We define and study the free topological vector space $\\mathbb{V}(X)$ over a Tychonoff space $X$. We prove that $\\mathbb{V}(X)$ is a $k_\\omega$-space if and only if $X$ is a $k_\\omega$-space. If $X$ is infinite, then $\\mathbb{V}(X)$ contains a closed vector subspace which is topologically isomorphic to $\\mathbb{V}(\\mathbb{N})$. It is proved that if $X$ is a $k$-space, then $\\mathbb{V}(X)$ is locally convex if and only if $X$ is discrete and countable. If $X$ is a metrizable space it is shown ...

  19. Matrix vector analysis

    CERN Document Server

    Eisenman, Richard L

    2005-01-01

    This outstanding text and reference applies matrix ideas to vector methods, using physical ideas to illustrate and motivate mathematical concepts but employing a mathematical continuity of development rather than a physical approach. The author, who taught at the U.S. Air Force Academy, dispenses with the artificial barrier between vectors and matrices--and more generally, between pure and applied mathematics.Motivated examples introduce each idea, with interpretations of physical, algebraic, and geometric contexts, in addition to generalizations to theorems that reflect the essential structur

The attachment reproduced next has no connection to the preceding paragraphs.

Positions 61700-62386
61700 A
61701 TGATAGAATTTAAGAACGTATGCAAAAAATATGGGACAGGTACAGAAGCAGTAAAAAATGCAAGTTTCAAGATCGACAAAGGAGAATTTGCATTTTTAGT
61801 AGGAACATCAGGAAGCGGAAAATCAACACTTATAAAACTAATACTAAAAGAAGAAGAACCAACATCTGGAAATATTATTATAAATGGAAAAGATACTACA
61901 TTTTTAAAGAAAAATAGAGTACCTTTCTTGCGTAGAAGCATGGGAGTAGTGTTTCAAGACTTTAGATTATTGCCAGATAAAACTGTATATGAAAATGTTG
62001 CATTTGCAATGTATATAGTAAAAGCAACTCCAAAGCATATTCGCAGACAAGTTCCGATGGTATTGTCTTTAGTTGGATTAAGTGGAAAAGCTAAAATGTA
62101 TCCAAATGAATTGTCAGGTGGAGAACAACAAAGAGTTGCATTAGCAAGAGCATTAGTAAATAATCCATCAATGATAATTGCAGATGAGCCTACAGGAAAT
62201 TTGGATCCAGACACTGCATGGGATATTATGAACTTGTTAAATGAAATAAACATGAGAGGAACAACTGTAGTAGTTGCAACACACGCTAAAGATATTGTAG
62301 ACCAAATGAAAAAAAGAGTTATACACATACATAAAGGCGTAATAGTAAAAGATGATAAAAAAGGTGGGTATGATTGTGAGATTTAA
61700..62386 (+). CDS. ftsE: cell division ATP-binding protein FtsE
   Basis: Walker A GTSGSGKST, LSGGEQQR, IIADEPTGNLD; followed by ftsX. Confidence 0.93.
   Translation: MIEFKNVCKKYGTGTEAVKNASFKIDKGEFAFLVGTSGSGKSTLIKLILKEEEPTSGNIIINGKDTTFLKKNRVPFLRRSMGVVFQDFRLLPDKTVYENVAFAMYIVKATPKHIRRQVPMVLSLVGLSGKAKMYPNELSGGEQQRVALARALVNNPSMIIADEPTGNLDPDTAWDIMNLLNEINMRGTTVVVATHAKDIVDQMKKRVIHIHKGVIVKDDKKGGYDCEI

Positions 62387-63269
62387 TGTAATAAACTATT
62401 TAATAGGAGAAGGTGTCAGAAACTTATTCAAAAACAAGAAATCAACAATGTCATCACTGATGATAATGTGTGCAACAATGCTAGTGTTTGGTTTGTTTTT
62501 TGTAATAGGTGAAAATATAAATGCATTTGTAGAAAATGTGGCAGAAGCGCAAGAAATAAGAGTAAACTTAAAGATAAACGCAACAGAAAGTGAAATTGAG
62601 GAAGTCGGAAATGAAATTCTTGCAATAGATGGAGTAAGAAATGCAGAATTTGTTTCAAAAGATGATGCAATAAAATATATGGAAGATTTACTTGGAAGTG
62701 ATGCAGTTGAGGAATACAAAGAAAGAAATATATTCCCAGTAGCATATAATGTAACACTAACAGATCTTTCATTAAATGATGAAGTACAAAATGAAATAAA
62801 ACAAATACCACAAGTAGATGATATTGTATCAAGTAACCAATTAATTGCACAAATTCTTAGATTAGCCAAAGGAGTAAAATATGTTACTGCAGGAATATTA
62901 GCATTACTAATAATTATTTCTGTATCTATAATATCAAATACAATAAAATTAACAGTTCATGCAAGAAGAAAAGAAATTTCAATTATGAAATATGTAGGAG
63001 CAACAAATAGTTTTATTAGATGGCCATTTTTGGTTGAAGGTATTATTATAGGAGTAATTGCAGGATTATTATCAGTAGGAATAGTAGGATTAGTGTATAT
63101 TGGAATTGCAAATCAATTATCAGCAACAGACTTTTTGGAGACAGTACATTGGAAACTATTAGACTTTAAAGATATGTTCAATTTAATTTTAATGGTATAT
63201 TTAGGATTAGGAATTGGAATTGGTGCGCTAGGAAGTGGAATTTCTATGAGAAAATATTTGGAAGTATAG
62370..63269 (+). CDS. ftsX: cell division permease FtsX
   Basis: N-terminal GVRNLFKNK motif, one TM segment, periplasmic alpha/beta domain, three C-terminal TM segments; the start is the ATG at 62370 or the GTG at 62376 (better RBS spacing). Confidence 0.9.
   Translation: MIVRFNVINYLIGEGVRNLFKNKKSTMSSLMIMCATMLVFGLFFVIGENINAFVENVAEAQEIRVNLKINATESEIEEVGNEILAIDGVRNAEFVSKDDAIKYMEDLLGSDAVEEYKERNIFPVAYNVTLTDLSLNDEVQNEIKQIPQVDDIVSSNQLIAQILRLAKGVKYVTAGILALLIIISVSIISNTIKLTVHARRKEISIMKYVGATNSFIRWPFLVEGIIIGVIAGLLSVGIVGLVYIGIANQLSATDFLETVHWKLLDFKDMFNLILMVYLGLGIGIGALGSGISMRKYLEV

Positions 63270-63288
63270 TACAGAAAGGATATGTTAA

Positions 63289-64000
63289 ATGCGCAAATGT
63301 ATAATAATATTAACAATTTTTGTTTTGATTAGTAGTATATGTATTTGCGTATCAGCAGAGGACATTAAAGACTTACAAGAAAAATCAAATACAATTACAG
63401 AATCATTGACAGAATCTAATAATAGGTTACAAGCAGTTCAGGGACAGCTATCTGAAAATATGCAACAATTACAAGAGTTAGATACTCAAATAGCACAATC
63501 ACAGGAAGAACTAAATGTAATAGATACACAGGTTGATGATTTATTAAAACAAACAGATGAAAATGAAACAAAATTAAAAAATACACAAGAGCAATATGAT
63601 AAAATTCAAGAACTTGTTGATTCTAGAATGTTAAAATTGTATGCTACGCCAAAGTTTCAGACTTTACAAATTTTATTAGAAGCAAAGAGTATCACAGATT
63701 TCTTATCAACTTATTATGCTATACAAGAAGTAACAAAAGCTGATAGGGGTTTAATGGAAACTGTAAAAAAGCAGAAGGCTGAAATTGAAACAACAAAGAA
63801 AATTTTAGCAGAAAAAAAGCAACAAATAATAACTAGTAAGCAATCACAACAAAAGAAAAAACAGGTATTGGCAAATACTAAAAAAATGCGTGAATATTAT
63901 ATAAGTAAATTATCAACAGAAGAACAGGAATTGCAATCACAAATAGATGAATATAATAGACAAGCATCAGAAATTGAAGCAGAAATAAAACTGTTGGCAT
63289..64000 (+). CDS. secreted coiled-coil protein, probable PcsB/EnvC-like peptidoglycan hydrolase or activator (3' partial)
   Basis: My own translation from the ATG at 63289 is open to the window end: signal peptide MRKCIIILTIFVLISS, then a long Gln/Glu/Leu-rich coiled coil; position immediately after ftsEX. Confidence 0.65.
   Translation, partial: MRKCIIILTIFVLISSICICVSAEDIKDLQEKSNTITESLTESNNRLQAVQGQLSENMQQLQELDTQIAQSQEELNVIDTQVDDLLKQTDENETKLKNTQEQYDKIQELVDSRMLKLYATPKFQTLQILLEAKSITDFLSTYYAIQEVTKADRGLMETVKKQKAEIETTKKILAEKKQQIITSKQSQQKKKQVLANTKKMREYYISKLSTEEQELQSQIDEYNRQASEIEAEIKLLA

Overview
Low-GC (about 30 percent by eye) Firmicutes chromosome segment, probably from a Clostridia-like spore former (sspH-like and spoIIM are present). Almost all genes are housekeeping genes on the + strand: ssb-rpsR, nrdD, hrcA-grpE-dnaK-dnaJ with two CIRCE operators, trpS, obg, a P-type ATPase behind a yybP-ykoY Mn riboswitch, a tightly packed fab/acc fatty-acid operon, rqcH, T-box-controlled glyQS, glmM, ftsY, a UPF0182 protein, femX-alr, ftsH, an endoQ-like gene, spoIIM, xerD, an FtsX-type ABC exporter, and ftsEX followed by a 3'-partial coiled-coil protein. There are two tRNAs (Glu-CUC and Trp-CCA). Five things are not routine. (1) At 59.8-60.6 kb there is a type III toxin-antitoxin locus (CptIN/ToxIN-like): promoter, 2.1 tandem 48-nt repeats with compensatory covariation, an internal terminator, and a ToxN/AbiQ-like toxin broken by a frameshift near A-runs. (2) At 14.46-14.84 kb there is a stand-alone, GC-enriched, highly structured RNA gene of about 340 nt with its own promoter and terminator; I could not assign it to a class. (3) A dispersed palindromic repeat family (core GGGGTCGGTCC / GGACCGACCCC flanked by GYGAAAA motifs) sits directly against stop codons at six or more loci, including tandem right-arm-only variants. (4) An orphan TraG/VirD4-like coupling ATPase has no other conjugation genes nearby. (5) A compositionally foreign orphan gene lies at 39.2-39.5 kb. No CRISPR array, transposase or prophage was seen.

20. Scalar-vector bootstrap

    Energy Technology Data Exchange (ETDEWEB)

    Rejon-Barrera, Fernando [Institute for Theoretical Physics, University of Amsterdam,Science Park 904, Postbus 94485, 1090 GL, Amsterdam (Netherlands); Robbins, Daniel [Department of Physics, Texas A& M University,TAMU 4242, College Station, TX 77843 (United States)

    2016-01-22